But I don't want to stop with just AK's situation, because I think this interview has implications for future trade demands. If more players would take this path with the media, I think we'd see far fewer knee-jerk reactions of the "he's just being disloyal" sort. Not only would that lead to better situations for the players and teams involved, but media discussion would necessarily focus on the nuances of each case in addition to the generalities. It's probably unrealistic to expect extremely talented people to criticize themselves in an open forum on a regular basis, but some progress seems possible.

Before I go, a bit of important news: true Plissken OG commenter Ben Q. Rock (the archives say he commented twice on our first-ever substantive post) has taken his excellent Orlando Magic blog Third Quarter Collapse over to the collective at SB Nation. Anyone with even a passing interest in the NBA (so, you know, everyone reading this right now) should check it out. Congrats to Ben on the new, well-deserved gig.


Doctor Dribbles said...

Hey, well-put piece. I still can't rush to commend Kirilenko--there were more tactful ways to make his trade demands originally known--but at least he's trying to rationalize his way out of Salt Lake.

Also, boo on anyone who mocks Kirilenko's crying jag last year. The guy was emotional because--despite getting paid a fortune--he wants to play and play well. Basically, Kirilenko cares, and in a league where players are quick to mail it in over 82 games and turn their effort on and off based on contract status, that's a commodity in its own right.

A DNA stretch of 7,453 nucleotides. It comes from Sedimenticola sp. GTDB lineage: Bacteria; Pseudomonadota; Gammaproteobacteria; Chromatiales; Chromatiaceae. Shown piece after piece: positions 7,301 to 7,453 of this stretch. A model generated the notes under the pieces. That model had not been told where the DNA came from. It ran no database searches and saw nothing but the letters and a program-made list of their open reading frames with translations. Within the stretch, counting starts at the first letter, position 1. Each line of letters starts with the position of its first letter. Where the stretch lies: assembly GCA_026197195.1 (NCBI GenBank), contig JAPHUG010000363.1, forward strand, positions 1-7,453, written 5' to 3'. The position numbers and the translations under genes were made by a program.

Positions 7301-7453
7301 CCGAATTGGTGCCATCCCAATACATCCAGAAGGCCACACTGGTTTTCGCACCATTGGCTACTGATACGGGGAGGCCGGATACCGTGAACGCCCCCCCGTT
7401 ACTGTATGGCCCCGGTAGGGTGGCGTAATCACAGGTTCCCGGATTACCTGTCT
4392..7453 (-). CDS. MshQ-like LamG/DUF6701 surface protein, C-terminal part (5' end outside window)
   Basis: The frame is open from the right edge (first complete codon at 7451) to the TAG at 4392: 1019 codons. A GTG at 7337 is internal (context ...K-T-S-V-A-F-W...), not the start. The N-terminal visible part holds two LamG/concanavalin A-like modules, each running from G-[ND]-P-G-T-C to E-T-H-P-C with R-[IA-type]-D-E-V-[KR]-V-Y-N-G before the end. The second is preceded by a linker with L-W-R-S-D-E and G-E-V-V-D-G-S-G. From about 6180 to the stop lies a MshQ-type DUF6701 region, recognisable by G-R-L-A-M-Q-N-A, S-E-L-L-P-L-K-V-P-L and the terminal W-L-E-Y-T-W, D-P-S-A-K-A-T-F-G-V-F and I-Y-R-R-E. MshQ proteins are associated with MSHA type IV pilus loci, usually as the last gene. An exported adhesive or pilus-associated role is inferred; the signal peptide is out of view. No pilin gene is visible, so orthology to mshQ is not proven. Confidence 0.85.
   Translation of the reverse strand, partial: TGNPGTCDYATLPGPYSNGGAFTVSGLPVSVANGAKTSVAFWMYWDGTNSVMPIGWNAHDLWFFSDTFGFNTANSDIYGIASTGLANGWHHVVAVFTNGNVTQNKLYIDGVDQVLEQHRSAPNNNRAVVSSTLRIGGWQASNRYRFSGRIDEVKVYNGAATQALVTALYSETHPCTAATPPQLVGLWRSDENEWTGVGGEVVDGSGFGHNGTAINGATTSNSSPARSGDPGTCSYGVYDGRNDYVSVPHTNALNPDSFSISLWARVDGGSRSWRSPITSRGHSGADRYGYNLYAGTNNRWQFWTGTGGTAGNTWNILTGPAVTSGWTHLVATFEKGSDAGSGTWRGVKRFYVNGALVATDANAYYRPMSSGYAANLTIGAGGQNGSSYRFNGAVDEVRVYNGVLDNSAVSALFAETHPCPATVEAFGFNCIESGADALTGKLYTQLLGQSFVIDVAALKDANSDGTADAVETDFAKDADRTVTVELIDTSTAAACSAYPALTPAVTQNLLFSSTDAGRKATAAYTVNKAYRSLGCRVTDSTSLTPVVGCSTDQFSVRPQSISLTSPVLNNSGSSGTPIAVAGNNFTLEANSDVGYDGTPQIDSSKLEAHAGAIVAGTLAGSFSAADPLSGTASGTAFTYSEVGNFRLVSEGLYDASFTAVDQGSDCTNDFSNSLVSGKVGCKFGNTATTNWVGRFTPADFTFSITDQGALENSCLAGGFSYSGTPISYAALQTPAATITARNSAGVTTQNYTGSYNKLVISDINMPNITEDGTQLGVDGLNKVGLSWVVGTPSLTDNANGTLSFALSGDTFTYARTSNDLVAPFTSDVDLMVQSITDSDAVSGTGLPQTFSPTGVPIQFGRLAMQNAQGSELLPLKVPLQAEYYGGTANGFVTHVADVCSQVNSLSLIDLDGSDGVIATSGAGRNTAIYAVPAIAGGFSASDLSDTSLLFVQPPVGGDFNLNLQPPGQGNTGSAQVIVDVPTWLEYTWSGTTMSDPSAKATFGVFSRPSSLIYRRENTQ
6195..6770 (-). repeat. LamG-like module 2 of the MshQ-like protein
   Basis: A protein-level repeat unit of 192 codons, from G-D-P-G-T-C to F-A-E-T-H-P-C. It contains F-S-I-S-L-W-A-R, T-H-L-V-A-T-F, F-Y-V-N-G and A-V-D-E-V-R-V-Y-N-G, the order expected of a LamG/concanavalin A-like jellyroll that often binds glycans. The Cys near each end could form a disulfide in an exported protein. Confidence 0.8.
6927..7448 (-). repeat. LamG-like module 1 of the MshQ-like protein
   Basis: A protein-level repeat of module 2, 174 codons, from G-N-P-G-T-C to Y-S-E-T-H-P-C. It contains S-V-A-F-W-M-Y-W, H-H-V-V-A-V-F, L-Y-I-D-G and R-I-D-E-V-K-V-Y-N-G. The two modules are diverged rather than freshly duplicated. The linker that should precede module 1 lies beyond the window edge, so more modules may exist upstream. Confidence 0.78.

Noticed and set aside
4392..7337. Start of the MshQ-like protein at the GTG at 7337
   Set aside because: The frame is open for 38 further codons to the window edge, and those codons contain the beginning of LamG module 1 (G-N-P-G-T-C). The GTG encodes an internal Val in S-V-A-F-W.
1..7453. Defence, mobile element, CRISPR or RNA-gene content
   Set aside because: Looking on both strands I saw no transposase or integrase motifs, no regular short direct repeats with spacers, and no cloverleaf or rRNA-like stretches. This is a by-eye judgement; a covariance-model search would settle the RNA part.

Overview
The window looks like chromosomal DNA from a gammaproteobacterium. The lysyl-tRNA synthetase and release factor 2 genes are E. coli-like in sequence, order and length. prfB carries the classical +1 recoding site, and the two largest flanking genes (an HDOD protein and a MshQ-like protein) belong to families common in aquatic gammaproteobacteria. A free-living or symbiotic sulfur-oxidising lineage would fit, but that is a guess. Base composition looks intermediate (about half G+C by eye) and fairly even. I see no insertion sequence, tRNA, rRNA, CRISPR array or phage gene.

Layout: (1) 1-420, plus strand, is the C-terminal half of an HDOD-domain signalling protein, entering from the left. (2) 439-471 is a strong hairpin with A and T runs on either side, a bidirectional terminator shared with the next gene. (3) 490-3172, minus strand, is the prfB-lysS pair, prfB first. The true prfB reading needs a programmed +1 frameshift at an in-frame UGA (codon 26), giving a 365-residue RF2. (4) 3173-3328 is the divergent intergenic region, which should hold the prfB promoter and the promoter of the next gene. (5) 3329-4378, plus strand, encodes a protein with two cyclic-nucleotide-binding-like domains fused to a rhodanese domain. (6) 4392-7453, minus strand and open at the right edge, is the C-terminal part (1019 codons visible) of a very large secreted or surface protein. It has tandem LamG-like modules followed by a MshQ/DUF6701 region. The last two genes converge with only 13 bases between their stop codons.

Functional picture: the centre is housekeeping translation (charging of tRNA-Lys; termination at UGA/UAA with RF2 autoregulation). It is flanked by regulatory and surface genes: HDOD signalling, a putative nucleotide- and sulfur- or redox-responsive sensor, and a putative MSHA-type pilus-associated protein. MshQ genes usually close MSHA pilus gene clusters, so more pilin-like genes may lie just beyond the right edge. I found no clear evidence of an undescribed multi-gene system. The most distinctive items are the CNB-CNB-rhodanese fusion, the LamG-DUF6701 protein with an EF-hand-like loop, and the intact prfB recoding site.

Ty Keenan said...

I basically agree with you. I wish he'd handled the trade demand in this way originally, but I think this is a damn good way of taking care of his business now.

I should also admit that I'm biased -- he's one of my favorite players in the league.

Ben Q. Rock said...

I hope AK bounces back this year as well. My solution calls for the Jazz to trade Okur, put Boozer at center and play AK at the four. Ideally, the Jazz would get a star-quality shooting guard in return, somebody a bit better than Gordan Giricek and Jason Hart.

I also have AK on my fantasy team, so...

Ty Keenan said...

That team would be ridiculously unSloan -- there's about zero chance of them playing Boozer at the five. Your general point makes sense though, why can't they run? Honestly, I think they could make this lineup work if Sloan played to his personnel and ran more. But I'm highly doubtful of that ever happening.

The new stuff today on AK playing some at the point sounds unrealistic to me. They didn't give Jason Hart the contract they did to have him be the third option.